Characterising the distinctive flavours of Australian Cabernet Sauvignon wines

Background

Photo: D-T. Pham

Grapegrowing and winemaking to suit the market will enable Australia’s wine sector to be more competitive in a challenging environment. There is demand for wines that express the unique characteristics of their place of origin but in many cases those characters are not well defined. Many grape components strongly influence wine quality and style, including certain varietal wine aroma compounds that can be traced to specific grape metabolites. However, there is little information linking vineyard management practices and environmental effects on grape metabolism that subsequently affect wine chemistry and aroma/flavour, and ultimately impact on the expression of place.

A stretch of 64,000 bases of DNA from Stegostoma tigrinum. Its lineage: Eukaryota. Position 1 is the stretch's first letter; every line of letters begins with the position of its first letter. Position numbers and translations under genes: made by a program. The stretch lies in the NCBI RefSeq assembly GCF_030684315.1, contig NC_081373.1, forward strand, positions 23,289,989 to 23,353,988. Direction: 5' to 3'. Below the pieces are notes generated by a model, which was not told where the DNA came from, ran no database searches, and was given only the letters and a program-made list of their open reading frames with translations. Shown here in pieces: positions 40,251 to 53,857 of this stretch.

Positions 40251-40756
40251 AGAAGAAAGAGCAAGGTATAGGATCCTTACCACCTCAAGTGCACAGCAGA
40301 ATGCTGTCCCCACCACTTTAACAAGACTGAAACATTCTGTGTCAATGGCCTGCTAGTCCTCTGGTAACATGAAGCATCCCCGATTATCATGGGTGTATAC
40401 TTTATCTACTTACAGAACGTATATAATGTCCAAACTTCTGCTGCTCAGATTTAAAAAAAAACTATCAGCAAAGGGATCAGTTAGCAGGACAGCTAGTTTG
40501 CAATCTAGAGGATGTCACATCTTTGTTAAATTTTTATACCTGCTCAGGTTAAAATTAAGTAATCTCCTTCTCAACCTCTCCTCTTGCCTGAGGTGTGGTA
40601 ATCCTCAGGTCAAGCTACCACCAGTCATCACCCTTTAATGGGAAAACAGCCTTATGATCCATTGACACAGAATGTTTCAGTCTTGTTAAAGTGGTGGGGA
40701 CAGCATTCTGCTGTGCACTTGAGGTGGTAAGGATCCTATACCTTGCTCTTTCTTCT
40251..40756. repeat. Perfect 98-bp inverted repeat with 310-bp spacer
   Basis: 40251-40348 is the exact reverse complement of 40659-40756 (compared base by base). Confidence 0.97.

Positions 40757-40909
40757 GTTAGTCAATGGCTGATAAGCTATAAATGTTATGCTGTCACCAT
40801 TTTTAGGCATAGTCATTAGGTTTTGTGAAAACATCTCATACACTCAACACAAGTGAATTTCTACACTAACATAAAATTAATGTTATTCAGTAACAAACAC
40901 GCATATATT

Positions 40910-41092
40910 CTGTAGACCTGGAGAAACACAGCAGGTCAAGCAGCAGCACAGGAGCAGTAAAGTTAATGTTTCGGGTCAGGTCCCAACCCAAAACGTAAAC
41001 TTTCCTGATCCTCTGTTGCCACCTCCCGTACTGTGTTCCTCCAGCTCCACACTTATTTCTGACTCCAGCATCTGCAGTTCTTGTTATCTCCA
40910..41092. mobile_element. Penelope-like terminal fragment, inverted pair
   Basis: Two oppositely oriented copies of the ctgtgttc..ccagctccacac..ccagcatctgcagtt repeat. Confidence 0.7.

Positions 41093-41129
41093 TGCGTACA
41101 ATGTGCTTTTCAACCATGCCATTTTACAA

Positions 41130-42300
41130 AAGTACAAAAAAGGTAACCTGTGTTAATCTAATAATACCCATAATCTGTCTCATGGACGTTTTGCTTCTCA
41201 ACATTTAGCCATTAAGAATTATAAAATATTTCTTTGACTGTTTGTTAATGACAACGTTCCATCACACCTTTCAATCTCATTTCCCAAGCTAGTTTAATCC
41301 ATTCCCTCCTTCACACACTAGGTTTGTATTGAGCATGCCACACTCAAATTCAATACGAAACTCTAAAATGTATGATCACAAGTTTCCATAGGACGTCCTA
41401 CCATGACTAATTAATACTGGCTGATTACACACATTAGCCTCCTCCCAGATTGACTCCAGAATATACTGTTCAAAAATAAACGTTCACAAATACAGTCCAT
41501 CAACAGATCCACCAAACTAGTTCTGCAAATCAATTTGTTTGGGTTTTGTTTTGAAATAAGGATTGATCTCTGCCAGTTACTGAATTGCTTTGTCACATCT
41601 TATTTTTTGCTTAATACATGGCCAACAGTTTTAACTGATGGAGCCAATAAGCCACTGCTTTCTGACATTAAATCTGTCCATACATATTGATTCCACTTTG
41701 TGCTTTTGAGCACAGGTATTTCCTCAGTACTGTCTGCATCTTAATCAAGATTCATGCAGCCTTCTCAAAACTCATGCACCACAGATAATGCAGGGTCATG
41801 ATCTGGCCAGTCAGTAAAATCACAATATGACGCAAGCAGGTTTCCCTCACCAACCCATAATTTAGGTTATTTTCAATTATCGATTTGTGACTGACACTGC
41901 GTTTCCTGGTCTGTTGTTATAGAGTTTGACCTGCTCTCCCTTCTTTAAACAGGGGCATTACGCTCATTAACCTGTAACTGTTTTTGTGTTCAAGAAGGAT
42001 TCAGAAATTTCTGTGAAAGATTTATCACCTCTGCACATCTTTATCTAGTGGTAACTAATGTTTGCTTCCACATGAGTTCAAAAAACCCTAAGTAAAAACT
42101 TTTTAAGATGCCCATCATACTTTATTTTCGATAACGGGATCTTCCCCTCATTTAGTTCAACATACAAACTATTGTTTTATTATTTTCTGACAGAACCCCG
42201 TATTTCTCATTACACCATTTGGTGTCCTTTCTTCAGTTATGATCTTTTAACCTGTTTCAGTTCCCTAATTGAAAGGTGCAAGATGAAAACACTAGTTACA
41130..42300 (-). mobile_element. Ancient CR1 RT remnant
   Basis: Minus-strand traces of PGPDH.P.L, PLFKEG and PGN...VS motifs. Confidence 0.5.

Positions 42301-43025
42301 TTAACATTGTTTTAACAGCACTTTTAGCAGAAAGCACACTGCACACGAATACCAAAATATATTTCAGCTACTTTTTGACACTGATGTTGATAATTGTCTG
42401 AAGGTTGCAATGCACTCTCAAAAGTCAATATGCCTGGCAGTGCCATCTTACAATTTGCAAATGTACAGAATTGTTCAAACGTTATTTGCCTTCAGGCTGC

Objectives/aims

This project aims to understand the chemical and sensorial basis of regional typicity of Coonawarra Cabernet Sauvignon, a commercially-important red variety, and to determine how pragmatic and cost-effective vineyard and winemaking practices can be used to alter grape and wine characteristics to meet consumer-preferred wine styles, whether in traditional Western or booming Asian markets.

Project leader


Associate Professor
David Jeffery
University of Adelaide
 

Students


Ms
Lira Souza Gonzaga
University of Adelaide
 

Research Associates


Dr
Dimitra Capone
(Research Associate)
University of Adelaide
 

Other investigators


Associate Professor
Cassandra Collins
University of Adelaide

Mr
Chris Brodie
Coonawarra Grape & Wine Inc

Dr
Paul Boss
CSIRO

Associate Professor
Susan Bastian
University of Adelaide
 

Industry partners

CoonawarraCSIRO

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